• It is possible that someone can develop a mental or physical illness or disorder that inhibits him or her from performing duties that were once considered routine or easy. For example, when a person becomes stressed or experiences burnout from work or home life stress, he/she may find completing the most simple of tasks at work as arduous and/or may begin to cut corners to relieve some stress. We don’t always know that we are not performing at our best and may believe that we will be able to make up for our shortcomings at a later date. However, this may not be the case. If a coworker or supervisor brings the shortcomings to you, it is best to recognize the issue and seek help.

How can I contribute to the advancement of my profession by 'improving the body of knowledge'? Reference Code 3.4.

Improving the body of knowledge can be considered in any number of scenarios (formal, informal to non-formal perspectives).  As a professional, you learn not only from your initial training but from your daily experience.  While we commonly believe that improving the body of knowledge involves formalized tasks, it can also be as simple as informing your colleagues of a new method, idea, or opportunity. Improving the body of knowledge is about engagement in your own learning and the learning of others. 

  • Examples might include sharing your gained knowledge from attending a conference or being responsible for a quality improvement project, writing the report and presenting findings to your coworkers. In sharing and possibly having to defend our findings, we are reinforcing our knowledge and understanding.

How can I be responsible to the environment? Reference Code 4.1

Your environment is all around you and includes your place of work as well as the external larger global environment. As professionals we are ethically responsible to the public, not just to patients but also to members of a larger community. Consider the notion of waste management and the cost that wastefulness can have on the patient, the public and the environment. Would it be environmentally ethical to dispose of mercury containing materials down the sink?  The same concept may be applied to any number of laboratory policies that may be unnecessarily wasteful.

  • Over the years, for the sake of health and safety, many organizations use plastic disposable containers for much of our work. This was not an issue when glassware was being used, washing and sterilizing in the past. It is appropriate to consider our local policies and national guidance on how to dispose of products and consider new alternative methods for this.

What does the word 'inform' mean? Should I give the results of a test or only how the test is completed? Reference Code 4.4

To inform is to give or impart knowledge of a fact or circumstance; to supply (oneself) with knowledge of a matter or subject; to give evident substance, character, or distinction to someone.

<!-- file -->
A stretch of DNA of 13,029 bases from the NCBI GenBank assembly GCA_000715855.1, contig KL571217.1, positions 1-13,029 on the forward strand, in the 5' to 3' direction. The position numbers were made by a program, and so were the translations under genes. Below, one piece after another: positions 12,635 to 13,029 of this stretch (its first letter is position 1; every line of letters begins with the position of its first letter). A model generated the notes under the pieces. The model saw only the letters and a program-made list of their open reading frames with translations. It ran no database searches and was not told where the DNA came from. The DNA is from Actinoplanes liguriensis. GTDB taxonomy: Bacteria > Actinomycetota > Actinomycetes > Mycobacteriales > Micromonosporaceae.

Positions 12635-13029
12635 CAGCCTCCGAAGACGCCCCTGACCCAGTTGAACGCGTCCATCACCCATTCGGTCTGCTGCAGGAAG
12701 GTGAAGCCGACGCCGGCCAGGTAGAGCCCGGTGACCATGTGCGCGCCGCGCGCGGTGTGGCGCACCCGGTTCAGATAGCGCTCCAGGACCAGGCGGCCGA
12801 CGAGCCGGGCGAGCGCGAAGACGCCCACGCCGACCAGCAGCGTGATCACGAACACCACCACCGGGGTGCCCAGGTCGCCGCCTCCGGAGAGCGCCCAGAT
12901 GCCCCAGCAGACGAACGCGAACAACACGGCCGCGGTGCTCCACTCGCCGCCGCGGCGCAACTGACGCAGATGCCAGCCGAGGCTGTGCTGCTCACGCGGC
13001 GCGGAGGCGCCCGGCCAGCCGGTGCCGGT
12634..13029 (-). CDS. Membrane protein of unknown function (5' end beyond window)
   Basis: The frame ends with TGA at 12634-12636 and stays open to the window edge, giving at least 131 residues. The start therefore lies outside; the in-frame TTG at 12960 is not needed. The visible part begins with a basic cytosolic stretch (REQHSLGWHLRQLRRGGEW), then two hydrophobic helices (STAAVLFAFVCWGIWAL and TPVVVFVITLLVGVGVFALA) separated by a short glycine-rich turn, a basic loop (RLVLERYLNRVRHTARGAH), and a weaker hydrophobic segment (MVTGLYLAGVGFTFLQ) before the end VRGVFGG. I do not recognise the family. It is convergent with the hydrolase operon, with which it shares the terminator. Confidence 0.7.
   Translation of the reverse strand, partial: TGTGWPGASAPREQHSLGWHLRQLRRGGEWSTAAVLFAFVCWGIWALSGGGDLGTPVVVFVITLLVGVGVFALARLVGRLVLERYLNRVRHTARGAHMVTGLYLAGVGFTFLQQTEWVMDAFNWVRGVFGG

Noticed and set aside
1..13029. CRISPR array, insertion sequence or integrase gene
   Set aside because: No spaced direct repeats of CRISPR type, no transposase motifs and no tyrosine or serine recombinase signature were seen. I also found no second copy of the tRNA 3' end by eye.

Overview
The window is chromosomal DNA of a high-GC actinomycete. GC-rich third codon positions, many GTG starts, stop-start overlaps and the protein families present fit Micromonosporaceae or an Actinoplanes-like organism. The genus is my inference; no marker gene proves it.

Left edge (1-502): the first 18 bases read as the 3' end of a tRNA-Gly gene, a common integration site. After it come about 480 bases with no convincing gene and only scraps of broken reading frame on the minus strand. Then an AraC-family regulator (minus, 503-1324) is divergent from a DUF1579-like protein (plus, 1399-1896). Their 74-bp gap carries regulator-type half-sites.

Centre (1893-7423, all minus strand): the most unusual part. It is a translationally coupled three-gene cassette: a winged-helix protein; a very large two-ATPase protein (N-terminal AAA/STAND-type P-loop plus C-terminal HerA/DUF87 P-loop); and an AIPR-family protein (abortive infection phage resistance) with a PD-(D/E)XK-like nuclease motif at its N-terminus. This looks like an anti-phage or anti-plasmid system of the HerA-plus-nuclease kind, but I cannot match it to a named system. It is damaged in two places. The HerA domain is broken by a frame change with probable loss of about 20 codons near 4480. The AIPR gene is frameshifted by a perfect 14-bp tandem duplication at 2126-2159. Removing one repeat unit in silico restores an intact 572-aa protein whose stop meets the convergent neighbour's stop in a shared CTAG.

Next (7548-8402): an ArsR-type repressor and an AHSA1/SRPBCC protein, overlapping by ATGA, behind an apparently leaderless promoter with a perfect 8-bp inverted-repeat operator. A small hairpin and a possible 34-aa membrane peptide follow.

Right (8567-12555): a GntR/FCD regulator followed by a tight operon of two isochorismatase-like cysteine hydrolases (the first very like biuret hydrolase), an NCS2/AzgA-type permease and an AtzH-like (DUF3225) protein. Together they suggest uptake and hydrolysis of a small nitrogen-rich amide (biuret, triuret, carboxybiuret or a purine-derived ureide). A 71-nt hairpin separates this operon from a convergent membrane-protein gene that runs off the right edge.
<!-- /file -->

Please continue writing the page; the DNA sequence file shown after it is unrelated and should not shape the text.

• A patient might want to be informed of what a particular test is for or why it has to occur at specific intervals. It is your professional duty to be prepared to explain the answer or seek the answer in a timely manner from another healthcare profession as required. Patients have the right to accept or refuse testing after being provided with the information as it may be new to the individual or they may consider the information in a new light.

Discuss the concept of formal and informal education in relation to the code. Reference Code 3.3

The Organization for Economic Co-operation and Development (OECD) defines formal learning as a type of learning that is intentional, organized, structured and usually arranged by institutions (e.g., college, university course, or CSMLS course). Non-formal learning may or may not be intentional or arranged by an institution, but is usually organized in some way, though lacks granting of formal credit. Workplace based approaches to learning will often fall within this category (e.g. LABCON). In contrast to these, informal learning is never organized, and rather than being guided by a rigid curriculum is often thought of as experiential or spontaneous. The concept of networking for example could be considered an informal approach to learning. Therefore, education approaches may utilize any of these forms of learning incorporating components such as article review, mentoring, networking, or other informal learning which can be documented or demonstrated as being completed.

Explore:

Course:

Check out “The Science of Morals: Understanding the CSMLS Code of Ethics” course to further your comprehension of the Code and how to apply these principles in real-life situations.

PEP hours will be assigned after successful completion of this course.

Discuss:

Have an opinion on how to deal with an ethical dilemma? How do you face with the 'grey zone'? Talk with members and support your profession.